Alzheimers Res Ther. 2020 Nov 10;12(1):145. doi: 10.1186/s13195-020-00716-0.

Prognosis prediction model for conversion from mild cognitive impairment to Alzheimer's disease created by integrative analysis of multi-omics data.


BACKGROUND: Mild cognitive impairment (MCI) is a precursor to Alzheimer's disease (AD), but not all MCI patients develop AD. Biomarkers for early detection of individuals at high risk for MCI-to-AD conversion are urgently required.
METHODS: We used blood-based microRNA expression profiles and genomic data of 197 Japanese MCI patients to construct a prognosis prediction model based on a Cox proportional hazard model. We examined the biological significance of our findings with single nucleotide polymorphism-microRNA pairs (miR-eQTLs) by focusing on the target genes of the miRNAs. We investigated functional modules from the target genes with the occurrence of hub genes though a large-scale protein-protein interaction network analysis. We further examined the expression of the genes in 610 blood samples (271 ADs, 248 MCIs, and 91 cognitively normal elderly subjects [CNs]).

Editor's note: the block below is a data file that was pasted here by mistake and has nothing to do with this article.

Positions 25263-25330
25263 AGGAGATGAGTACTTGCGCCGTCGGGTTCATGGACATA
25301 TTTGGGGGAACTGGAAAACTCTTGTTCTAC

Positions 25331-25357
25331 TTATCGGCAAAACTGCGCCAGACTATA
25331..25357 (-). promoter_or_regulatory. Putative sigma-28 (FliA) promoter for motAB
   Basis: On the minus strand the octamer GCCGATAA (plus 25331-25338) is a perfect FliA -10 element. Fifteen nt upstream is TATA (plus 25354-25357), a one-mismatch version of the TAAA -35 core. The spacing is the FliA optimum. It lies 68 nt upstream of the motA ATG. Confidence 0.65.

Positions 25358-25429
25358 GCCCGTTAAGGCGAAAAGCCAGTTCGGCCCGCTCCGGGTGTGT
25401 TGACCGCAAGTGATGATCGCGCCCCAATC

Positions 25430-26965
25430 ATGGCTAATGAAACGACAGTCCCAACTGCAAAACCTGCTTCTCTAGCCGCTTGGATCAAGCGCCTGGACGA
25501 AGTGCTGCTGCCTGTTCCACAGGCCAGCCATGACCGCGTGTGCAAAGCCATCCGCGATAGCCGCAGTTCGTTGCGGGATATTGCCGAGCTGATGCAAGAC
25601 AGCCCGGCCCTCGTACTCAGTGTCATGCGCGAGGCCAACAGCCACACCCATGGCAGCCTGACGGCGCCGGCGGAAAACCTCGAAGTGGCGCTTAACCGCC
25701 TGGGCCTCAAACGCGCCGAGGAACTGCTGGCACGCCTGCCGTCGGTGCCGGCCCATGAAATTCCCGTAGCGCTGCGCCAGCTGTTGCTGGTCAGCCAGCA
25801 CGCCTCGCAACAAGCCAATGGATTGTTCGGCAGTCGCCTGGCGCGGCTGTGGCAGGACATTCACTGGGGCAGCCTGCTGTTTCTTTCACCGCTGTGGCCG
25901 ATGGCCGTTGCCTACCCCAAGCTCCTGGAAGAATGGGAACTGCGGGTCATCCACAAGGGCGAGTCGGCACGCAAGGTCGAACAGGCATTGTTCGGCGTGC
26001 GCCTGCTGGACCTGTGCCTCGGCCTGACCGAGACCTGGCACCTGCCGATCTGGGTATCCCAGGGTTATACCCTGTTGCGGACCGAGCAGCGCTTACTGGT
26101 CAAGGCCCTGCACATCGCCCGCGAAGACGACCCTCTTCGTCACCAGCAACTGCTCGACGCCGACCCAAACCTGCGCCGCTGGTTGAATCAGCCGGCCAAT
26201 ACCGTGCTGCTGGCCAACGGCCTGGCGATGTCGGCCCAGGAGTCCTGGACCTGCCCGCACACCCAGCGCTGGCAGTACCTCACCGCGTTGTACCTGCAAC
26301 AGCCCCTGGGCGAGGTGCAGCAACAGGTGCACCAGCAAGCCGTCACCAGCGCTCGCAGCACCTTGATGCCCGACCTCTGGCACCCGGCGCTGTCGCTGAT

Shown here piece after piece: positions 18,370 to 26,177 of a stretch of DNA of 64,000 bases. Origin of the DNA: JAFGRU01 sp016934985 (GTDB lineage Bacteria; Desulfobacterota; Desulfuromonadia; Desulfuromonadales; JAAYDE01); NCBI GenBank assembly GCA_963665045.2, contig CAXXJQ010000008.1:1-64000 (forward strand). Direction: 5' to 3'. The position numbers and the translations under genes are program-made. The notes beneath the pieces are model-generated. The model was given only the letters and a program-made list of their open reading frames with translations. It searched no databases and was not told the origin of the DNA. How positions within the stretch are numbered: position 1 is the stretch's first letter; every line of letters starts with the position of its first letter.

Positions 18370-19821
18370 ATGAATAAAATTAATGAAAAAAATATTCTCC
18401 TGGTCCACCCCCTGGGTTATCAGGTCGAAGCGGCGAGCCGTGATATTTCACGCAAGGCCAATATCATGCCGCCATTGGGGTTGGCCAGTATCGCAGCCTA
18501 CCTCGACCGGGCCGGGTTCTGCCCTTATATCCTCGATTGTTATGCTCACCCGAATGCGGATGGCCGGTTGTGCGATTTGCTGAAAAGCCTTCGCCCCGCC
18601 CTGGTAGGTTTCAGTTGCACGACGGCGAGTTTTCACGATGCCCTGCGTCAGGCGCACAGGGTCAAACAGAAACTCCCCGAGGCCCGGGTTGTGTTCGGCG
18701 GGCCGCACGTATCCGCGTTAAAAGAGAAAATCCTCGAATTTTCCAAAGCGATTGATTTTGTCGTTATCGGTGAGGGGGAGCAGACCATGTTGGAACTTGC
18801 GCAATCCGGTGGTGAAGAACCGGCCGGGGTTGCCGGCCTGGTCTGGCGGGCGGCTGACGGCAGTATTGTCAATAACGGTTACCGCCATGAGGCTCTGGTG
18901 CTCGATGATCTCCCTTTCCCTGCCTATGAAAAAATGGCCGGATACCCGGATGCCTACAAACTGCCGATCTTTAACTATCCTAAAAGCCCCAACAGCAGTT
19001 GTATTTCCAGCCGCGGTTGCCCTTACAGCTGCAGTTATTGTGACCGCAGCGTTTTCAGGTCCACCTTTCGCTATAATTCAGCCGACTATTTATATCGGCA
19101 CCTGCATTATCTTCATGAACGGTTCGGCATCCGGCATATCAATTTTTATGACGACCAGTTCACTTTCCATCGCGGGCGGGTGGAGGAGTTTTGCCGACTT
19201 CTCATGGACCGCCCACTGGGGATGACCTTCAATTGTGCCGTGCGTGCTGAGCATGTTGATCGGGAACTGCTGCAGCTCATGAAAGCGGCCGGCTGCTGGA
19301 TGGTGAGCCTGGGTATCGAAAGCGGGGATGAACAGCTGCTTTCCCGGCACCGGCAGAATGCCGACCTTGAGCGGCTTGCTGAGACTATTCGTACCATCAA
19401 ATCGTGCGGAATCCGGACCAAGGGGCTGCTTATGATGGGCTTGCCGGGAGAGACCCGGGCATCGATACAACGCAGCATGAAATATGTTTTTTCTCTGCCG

RESULTS: The final prediction model, composed of 24 miR-eQTLs and three clinical factors (age, sex, and APOE4 alleles), successfully classified MCI patients into low and high risk of MCI-to-AD conversion (log-rank test P = 3.44 × 10-4 and achieved a concordance index of 0.702 on an independent test set. Four important hub genes associated with AD pathogenesis (SHC1, FOXO1, GSK3B, and PTEN) were identified in a network-based meta-analysis of miR-eQTL target genes. RNA-seq data from 610 blood samples showed statistically significant differences in PTEN expression between MCI and AD and in SHC1 expression between CN and AD (PTEN, P = 0.023; SHC1, P = 0.049).
CONCLUSIONS: Our proposed model was demonstrated to be effective in MCI-to-AD conversion prediction. A network-based meta-analysis of miR-eQTL target genes identified important hub genes associated with AD pathogenesis. Accurate prediction of MCI-to-AD conversion would enable earlier intervention for MCI patients at high risk, potentially reducing conversion to AD.



PMID:  33172501